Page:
Half way through cleaning and tidying, I caught a glimpse of some old rod bags covered with dust, cat fur and cobwebs, in one was an old, very short but strong, pistol grip rod, replete with a bakelite green butt. I remember being given this as a youngster, the tip at the time had been broken and needed a spot of repair, I duly obliged and the end result was something akin to a heavily bandaged big toe, excessive amounts of whipping followed by an unhealthy helping of selotape.
I can remember my dad at the time being absolutely creased with hysterics at my effort and this ended with me going off in a right old sulk. The memories of us fishing marinas with breadpaste for Mullet came flooding back, I remember one time fishing tight to one of the mooring areas, a long rod was of no use in this situation, so "the bulge" as it became affectionately known was employed.
I can remember us both being sat there, well out of view of the fish and watching intently as the little float bobbed lightly, before sliding away and all of a sudden I was connected to a wonderful fight.
On light tackle I do believe mullet are pound for pound one of the best fighting fish. The feeling was akin to electric and pulses of vibration as the bursts of energy from the fish surged through the little rod, eventually after many hairy moments where I thought the hook would be shed, a Mullet was slipped into the waiting net. We spent many days fishing for them, through the cloudy wetter days, where they would be seemingly almost suicidal, to the sunny windless days when they would flatter, tease and perplex you with their nervous, half hearted takes.
As I ventured further into the recesses of the garage, I came across an old Efgeeco landing net pole that my dad had kindly given me many years ago, at that moment guilt gripped me, the thought that I had let it stand alone in darkness, shirked for its more modern, carbon clad cousins, was something that really did not hang well with me.
Paintwork chipped about, but still strong and sturdy, something that todays modern tackle manufacturers should take notice of, I recalled that I stepped back on it many a time and it had forgivingly bent and was duly straightened, something I would be lucky to get away with when using the carbon poles that I use nowadays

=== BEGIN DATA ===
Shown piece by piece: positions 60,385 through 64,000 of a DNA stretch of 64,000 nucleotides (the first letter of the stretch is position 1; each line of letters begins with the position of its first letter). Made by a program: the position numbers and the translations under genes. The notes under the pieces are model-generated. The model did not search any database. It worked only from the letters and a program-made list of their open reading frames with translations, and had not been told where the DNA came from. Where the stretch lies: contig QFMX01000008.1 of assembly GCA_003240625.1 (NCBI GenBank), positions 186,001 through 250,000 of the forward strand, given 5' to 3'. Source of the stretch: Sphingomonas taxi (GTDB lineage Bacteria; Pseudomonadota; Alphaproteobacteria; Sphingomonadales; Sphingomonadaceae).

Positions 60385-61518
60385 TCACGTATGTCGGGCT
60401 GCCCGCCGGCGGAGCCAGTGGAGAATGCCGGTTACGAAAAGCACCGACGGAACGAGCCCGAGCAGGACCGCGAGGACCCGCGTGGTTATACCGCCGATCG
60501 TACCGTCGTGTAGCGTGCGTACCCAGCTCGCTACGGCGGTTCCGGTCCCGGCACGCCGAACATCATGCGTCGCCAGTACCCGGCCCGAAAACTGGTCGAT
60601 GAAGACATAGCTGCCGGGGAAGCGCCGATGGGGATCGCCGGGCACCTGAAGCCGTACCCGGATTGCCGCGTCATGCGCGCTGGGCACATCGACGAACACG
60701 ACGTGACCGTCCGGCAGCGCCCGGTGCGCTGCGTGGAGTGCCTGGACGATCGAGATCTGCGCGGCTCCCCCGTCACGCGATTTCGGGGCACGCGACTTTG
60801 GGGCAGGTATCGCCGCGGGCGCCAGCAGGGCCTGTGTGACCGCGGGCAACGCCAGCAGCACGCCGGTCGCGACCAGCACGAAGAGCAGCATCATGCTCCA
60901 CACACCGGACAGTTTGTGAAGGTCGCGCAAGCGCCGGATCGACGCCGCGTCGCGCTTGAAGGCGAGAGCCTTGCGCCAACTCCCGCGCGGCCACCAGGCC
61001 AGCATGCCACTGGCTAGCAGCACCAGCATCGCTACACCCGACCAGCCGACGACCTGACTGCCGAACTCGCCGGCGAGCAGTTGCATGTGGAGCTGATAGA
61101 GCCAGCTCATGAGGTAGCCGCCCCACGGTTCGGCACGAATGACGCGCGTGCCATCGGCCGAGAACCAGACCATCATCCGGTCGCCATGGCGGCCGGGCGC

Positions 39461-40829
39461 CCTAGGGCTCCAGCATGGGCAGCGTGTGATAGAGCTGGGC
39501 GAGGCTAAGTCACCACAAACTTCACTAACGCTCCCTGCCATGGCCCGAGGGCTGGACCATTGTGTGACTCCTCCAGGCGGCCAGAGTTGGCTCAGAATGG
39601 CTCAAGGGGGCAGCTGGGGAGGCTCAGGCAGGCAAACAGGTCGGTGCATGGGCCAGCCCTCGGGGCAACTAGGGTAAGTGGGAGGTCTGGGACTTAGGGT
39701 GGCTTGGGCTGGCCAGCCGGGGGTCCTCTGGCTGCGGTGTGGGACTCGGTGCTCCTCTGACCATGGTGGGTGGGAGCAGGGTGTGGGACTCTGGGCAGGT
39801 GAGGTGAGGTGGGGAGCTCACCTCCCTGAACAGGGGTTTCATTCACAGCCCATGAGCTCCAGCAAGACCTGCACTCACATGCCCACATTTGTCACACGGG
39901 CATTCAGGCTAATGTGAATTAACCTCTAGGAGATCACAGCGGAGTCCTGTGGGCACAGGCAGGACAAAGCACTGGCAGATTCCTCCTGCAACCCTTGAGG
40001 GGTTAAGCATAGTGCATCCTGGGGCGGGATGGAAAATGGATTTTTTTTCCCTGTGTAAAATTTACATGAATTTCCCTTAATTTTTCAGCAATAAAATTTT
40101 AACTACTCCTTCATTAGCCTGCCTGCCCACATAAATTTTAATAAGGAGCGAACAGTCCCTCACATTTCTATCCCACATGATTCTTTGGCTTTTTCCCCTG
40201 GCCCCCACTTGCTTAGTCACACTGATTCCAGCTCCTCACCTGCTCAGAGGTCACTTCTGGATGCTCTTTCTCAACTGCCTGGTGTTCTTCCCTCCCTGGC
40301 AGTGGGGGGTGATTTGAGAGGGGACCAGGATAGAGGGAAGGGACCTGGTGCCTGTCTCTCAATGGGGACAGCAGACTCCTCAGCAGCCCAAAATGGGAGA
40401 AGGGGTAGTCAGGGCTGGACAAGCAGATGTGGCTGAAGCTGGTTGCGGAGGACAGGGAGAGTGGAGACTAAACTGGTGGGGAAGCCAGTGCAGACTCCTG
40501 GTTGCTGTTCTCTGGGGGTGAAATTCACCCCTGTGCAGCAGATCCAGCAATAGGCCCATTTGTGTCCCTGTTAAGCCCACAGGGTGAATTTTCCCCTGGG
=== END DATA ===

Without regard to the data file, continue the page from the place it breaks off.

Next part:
Near where I found the landing net pole, was a grey, faded and well worn, cloth rod bag, the label at the top read, Edgar Sealey, I slowly popped the buttons on the bag and untied the brittle cord.
What greeted me was a lovely three piece float rod, named the black arrow.
On showing it to my dad, he reminded me that it was one that he use to use when he fished with his younger brother Ted and recounted to me how they used to go hemping on the Highgate ponds, using matchsticks as micro style floats and told me how he would regularly fall in the Thames and Ted would have to rescue him, as he didn't swim, to this day he still doesn't.
The tidying of the garage had led to this other path, one strewn with all these old tales to rekindle and reminisce over, but just as the cobwebs had been removed from these items of tackle, the times that they had lived through and memories still remained, deeply engrained within them, good times, boyhood energies for father and son alike, different generations, but the same passion to angle and enjoy.